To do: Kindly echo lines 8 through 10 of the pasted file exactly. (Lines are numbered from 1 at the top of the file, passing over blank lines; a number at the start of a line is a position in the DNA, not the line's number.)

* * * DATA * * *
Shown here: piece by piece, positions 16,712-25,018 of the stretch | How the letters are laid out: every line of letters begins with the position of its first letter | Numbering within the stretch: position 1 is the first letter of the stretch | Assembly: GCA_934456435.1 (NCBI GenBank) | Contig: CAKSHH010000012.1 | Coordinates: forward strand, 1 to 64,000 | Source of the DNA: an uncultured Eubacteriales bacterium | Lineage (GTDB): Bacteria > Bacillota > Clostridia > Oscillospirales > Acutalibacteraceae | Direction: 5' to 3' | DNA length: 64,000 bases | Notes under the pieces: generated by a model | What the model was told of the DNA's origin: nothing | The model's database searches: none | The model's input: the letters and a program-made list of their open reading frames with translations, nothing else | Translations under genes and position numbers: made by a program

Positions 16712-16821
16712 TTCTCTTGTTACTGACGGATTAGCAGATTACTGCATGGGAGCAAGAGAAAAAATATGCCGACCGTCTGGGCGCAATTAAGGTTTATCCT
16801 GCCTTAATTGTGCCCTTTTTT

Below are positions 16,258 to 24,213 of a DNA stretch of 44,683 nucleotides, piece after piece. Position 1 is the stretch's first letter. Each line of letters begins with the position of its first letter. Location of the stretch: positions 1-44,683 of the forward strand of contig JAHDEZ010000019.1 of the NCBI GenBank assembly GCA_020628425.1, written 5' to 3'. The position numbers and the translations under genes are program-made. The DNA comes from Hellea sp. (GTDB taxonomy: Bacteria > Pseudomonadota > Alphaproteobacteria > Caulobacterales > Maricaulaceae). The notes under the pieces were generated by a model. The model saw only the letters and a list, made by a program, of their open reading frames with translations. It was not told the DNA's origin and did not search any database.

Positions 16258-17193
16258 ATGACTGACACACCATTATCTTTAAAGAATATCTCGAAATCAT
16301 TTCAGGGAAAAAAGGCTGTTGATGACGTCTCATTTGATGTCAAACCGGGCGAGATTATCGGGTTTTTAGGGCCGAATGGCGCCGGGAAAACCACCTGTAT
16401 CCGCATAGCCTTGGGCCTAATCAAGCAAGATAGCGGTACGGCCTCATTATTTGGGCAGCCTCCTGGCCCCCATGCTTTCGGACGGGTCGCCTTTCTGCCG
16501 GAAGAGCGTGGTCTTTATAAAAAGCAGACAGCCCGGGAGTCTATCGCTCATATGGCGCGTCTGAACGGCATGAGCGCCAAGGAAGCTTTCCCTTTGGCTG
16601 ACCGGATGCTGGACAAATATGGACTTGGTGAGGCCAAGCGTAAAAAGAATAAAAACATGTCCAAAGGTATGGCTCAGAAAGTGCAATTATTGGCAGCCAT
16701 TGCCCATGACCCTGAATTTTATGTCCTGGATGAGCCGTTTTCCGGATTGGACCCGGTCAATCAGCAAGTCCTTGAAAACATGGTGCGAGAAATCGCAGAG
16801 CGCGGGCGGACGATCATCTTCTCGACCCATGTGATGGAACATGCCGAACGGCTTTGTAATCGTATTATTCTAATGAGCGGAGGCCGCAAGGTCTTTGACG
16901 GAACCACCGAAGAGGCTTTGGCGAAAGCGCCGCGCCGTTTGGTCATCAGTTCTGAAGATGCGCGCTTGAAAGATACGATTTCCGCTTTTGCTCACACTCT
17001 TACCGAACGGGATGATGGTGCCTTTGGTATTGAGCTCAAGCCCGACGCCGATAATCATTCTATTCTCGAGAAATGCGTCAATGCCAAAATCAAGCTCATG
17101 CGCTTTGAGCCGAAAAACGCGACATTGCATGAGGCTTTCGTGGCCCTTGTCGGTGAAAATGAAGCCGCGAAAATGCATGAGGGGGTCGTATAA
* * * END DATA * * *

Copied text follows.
16301 TTCAGGGAAAAAAGGCTGTTGATGACGTCTCATTTGATGTCAAACCGGGCGAGATTATCGGGTTTTTAGGGCCGAATGGCGCCGGGAAAACCACCTGTAT
16401 CCGCATAGCCTTGGGCCTAATCAAGCAAGATAGCGGTACGGCCTCATTATTTGGGCAGCCTCCTGGCCCCCATGCTTTCGGACGGGTCGCCTTTCTGCCG
16501 GAAGAGCGTGGTCTTTATAAAAAGCAGACAGCCCGGGAGTCTATCGCTCATATGGCGCGTCTGAACGGCATGAGCGCCAAGGAAGCTTTCCCTTTGGCTG